But it’s only one of the cool things about Daunt Books Marylebone. The bookstore specializes in travel (although it’s not limited to guides and travel writing), and books are arranged geographically—by country or part of the world. I think it’s not always practical, but it’s a great idea nonetheless. Taking a little tour inside the store literally makes you feel like you’re making a journey around the world.

This approach has other benefits too. Literature from those parts of the world that are abysmally underrepresented in most mainstream bookstores has more of an equal footing at Daunt Books Marylbone. I found a lot of interesting titles that I haven’t seen anywhere else in the Caribbean section, and there are several adjacent stands dedicated to different parts of Africa. Central and South American literature as well as books by authors from various parts of Asia also had their dedicated bookcases.

Need I add that they also give out some of the best complimentary bookmarks! In a word, Daunt Books Marylebone is hands down the most amazing bookstore I’ve been to so far. Even if you’re laying low at the moment and trying not to get sucked into one of those wallet-busting book buying sprees, just visit the place for the experience (although I can’t promise that you won’t give in to the pressure)! Despite the fact that the store is relatively small and you likely won’t be able to find all the books you’re looking for, I’m giving Daunt Books five stars!

Miscellaneous Stores and Miscellaneous Thoughts

If you own a small bookstore and help spread the knowledge and love for reading that way, you’re a real champ and a real star! Staying in the business as an independent bookstore must not be too easy these days. As ebooks and audio books find their way to more and more customers and as large chains take over the paper book market pretty much everywhere in the world and daze us with all their convoluted bundled deals, y’all help to keep us grounded in a way.

Don’t misunderstand me, large stores and modern technology have a whole lot of benefits. After all, they make literature available to the largest possible audience and lately (which is probably more a reflection of the changes in our society than in their business model) they started helping uplift those voices that weren’t heard before at all or on a large scale. This is big, and this matters a lot!

But it often seems like something gets lost with this zoomed-out large-scale approach. I guess it’s the institutional role that a small independent bookstore played in the life of a neighborhood, being the intellectual center of gravity that cared a little less about the commercial side of selling books and a little more about educating kids, elevating people and spreading knowledge. I believe that this role has been especially prominent when it comes to communities of color with the mainstream bookselling industry failing to represent Black, Brown, Latino and Asian voices for pretty much as long as it’s been around. So I just want to give kudos to those folks who stick to this important mission and who are doing something really important!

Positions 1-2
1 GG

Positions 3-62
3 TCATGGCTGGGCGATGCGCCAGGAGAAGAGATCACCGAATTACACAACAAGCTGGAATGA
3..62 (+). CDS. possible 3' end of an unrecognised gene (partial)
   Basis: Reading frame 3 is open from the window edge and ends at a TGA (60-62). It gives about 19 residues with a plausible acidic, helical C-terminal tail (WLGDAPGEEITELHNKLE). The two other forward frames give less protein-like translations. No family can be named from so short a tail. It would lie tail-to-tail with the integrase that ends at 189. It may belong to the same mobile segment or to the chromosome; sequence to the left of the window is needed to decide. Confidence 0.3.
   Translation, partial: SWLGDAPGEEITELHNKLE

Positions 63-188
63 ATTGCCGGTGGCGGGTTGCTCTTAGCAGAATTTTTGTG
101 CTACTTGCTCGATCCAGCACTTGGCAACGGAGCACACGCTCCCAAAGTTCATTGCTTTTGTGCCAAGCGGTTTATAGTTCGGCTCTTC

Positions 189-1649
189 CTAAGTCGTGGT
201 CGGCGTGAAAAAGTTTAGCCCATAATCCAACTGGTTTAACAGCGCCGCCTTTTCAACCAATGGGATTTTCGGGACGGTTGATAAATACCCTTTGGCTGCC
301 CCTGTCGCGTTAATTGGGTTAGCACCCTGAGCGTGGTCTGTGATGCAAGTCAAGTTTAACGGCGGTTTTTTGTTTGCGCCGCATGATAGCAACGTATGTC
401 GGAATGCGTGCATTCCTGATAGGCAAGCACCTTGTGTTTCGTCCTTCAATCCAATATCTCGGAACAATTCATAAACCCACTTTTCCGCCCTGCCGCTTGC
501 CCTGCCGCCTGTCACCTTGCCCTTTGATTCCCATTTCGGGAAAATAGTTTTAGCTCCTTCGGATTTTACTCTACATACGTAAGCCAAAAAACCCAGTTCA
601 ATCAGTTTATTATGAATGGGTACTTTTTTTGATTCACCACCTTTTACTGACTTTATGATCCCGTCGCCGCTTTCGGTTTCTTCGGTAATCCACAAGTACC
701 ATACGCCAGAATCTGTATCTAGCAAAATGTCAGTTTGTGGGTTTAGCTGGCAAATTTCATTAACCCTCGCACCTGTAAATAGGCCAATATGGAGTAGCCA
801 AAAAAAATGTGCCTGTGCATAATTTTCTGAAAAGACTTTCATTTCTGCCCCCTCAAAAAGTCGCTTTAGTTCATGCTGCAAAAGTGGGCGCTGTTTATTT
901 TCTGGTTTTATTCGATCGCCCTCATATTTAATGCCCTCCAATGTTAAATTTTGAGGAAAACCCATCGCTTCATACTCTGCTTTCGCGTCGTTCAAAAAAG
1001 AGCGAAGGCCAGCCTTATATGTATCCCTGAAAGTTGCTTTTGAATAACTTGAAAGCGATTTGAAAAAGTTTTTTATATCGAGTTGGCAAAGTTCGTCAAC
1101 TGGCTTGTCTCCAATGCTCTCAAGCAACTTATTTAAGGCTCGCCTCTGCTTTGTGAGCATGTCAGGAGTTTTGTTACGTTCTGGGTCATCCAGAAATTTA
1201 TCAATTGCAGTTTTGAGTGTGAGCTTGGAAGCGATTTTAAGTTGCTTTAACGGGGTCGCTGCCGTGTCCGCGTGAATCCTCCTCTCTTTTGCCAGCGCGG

On that note, I visited quite a few small independent bookstores in London. Most of them are scattered all around Leicester Square (I only checked out some, I guess there must be more) and sell second-hand books. To be frank, I didn’t really find anything that was interesting to me but maybe I didn’t spend enough time looking.

One small store that I did like a lot is located in Brixton and is called Book Mongers. It’s tiny but full of books. More specifically, it has a lot of books by black authors. There was also one book there with a title that kinda blew me away—South African Literature’s Russian Soul: Narrative Forms of Global Isolation by Jeanne-Marie Jackson. As some of you may know, I’m Russian, so it was just interesting to see that someone is drawing a parallel between Russia and South Africa somehow. I’m really not sure how valid such a comparison would be, but hey, you decide for yourselves!

I also want to shout out a couple of people on Instagram who gave me their advice on what bookstores to visit. Thank you Makeda (@colorlit_uk) and Esther (@esther_booklove)! I’m definitely hoping more people will chime in in the future and give me their two cents. Next time I go to London (or anywhere else, for that matter), I’ll be happy to check out the local bookstore scene based on your suggestions!

And now it’s time to get to the last and most important part of this record-shattering long-ass three-part series about my latest trip to London. Click on the name to read Part Three: New London Book Haul!